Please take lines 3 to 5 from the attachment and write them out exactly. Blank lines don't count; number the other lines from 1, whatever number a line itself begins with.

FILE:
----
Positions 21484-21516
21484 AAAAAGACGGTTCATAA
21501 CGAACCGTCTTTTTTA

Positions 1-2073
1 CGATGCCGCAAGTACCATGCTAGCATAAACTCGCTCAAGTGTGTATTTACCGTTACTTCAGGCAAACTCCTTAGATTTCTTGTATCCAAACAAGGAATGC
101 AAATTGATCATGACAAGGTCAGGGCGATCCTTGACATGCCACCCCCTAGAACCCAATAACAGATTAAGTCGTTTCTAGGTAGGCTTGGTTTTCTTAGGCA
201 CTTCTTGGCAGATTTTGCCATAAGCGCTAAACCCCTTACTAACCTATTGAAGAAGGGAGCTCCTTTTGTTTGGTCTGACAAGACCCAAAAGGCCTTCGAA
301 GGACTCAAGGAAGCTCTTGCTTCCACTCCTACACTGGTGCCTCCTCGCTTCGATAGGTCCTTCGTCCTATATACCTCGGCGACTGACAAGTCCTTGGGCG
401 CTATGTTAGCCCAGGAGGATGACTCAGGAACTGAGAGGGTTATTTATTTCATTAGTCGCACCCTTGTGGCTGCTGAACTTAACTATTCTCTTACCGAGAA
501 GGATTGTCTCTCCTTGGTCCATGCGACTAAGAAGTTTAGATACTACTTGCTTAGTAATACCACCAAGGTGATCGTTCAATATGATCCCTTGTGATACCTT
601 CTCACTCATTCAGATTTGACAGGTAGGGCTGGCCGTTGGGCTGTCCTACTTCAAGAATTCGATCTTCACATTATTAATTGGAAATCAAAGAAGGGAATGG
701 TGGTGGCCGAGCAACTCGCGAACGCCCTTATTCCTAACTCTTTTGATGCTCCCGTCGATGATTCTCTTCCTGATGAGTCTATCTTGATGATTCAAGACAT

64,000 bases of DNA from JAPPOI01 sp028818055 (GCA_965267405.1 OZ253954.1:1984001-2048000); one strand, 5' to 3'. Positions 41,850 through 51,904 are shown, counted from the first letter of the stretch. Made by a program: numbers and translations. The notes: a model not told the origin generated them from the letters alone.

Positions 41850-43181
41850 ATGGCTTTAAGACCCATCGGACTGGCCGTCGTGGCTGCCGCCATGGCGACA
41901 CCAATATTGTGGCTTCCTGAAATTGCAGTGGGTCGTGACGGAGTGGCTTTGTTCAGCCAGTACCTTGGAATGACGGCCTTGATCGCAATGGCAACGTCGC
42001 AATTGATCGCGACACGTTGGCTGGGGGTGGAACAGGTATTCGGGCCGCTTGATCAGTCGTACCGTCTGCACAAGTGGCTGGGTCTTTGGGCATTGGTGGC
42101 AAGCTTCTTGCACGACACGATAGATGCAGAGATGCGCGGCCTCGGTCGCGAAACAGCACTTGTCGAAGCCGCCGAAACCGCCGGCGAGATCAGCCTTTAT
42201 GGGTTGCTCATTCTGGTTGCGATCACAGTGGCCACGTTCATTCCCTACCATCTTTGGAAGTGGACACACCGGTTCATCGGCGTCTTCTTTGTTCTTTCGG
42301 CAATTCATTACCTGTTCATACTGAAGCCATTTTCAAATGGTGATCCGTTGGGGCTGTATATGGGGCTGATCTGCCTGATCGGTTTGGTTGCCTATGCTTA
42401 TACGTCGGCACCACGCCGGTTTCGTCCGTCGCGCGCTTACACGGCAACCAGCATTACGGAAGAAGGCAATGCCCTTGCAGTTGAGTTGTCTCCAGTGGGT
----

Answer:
21501 CGAACCGTCTTTTTTA

Positions 1-2073
1 CGATGCCGCAAGTACCATGCTAGCATAAACTCGCTCAAGTGTGTATTTACCGTTACTTCAGGCAAACTCCTTAGATTTCTTGTATCCAAACAAGGAATGC